A strong 7.4-magnitude earthquake has hit near Acapulco on Mexico's Pacific coast, but President Felipe Calderon says there are no reports of major damage.
The U.S. Geological Survey said the epicenter of Tuesday's quake was in Guerrero state in southwestern Mexico.
The earthquake caused buildings to sway in Mexico City and sent frightened residents into the streets of the capital. But Mexico City Mayor Marcelo Ebrard said no serious damage was visible during a helicopter survey.
A top official at a skyscraper in Mexico City, Felipe Flores, told VOA the structure was built to withstand earthquakes and came through Tuesday's quake very well. The building, called the Torre Mayor, is the tallest structure in Mexico and one of the tallest in Latin America.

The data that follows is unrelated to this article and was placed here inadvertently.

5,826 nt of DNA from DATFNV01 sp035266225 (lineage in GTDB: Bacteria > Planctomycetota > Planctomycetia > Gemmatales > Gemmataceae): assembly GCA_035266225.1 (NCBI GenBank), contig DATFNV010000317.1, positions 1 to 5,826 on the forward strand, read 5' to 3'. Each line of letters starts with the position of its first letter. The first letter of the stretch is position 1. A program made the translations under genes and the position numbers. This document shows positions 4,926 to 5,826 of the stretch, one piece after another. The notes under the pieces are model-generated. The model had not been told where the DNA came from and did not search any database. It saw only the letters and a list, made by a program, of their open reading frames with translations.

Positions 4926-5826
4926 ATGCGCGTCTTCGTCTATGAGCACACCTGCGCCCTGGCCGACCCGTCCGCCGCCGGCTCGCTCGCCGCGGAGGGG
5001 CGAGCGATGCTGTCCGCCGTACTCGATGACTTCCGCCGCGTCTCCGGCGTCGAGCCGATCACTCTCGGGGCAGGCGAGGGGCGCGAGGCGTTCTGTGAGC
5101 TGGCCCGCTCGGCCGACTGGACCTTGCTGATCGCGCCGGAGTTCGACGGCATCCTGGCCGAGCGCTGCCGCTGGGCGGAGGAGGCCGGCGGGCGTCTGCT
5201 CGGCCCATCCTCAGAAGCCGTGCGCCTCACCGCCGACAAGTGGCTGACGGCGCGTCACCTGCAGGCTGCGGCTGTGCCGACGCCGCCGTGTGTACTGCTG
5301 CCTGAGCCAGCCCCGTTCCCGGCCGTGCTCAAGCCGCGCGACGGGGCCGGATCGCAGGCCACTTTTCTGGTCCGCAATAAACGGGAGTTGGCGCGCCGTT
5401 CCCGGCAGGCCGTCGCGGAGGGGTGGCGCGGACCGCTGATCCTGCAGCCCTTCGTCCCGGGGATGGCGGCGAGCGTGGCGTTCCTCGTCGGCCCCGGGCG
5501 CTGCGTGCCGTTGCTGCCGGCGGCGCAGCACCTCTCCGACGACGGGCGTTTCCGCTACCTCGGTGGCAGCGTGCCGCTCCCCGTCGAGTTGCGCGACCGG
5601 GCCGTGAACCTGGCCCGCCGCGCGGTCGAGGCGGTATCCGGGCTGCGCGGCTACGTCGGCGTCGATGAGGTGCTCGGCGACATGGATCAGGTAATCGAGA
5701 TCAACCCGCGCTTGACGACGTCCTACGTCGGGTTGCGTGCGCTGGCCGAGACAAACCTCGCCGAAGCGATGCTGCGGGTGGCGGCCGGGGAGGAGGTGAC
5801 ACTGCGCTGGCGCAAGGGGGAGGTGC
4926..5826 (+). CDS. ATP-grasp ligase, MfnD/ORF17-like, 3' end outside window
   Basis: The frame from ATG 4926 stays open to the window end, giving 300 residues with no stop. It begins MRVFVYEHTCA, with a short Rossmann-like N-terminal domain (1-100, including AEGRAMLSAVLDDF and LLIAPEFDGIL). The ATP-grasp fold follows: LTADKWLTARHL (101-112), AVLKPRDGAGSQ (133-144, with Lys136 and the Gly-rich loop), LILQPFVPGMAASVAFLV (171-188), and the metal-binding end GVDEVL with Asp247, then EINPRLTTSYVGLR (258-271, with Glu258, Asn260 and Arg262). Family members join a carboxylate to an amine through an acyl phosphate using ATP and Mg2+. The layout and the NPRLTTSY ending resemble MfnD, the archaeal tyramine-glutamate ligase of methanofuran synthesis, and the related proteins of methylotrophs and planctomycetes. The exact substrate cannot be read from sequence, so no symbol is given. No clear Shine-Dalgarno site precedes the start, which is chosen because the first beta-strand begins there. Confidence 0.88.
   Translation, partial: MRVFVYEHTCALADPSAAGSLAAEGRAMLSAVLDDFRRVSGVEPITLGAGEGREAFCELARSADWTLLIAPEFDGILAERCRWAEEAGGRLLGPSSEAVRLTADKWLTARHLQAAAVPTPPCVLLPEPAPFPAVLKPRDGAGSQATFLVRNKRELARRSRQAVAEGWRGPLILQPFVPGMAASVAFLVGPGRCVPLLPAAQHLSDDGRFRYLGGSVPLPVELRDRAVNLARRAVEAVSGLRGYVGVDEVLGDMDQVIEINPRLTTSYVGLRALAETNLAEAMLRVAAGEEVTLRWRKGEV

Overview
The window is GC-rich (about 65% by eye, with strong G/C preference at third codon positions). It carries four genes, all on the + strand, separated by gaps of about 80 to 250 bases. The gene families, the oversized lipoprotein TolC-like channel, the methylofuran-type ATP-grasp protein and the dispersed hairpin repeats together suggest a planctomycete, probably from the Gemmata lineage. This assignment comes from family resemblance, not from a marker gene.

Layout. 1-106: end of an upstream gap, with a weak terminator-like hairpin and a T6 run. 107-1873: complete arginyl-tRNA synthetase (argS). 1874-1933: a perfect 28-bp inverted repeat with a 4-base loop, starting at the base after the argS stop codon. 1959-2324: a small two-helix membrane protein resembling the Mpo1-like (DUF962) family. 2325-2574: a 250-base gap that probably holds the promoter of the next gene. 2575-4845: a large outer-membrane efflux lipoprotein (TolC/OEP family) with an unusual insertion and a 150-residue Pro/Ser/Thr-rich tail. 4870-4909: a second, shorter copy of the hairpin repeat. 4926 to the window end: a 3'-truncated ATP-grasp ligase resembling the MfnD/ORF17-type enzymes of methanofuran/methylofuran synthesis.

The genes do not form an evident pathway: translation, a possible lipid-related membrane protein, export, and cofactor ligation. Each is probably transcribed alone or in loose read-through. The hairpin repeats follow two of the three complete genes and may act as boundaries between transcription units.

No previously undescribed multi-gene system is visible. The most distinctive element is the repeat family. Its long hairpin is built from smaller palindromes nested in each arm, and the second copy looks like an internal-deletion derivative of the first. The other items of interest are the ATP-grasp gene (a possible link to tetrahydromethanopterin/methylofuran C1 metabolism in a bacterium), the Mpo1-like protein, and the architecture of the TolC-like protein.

Office workers stand outside a building after an earthquake, in Mexico City. March 20, 2012.
An American tourist was one of many people who saw chaos in the streets.
The Pacific Tsunami Warning Center said the inland earthquake would not generate a destructive widespread tsunami, but that local tsunami effects are possible.
In Washington, the White House said U.S. President Barack Obama's 13-year-old daughter, Malia, was safe after the earthquake hit. She is vacationing in southwestern Mexico with friends.
The U.S. Geological Survey earlier estimated the quake's magnitude at 7.6 before downgrading it to 7.4.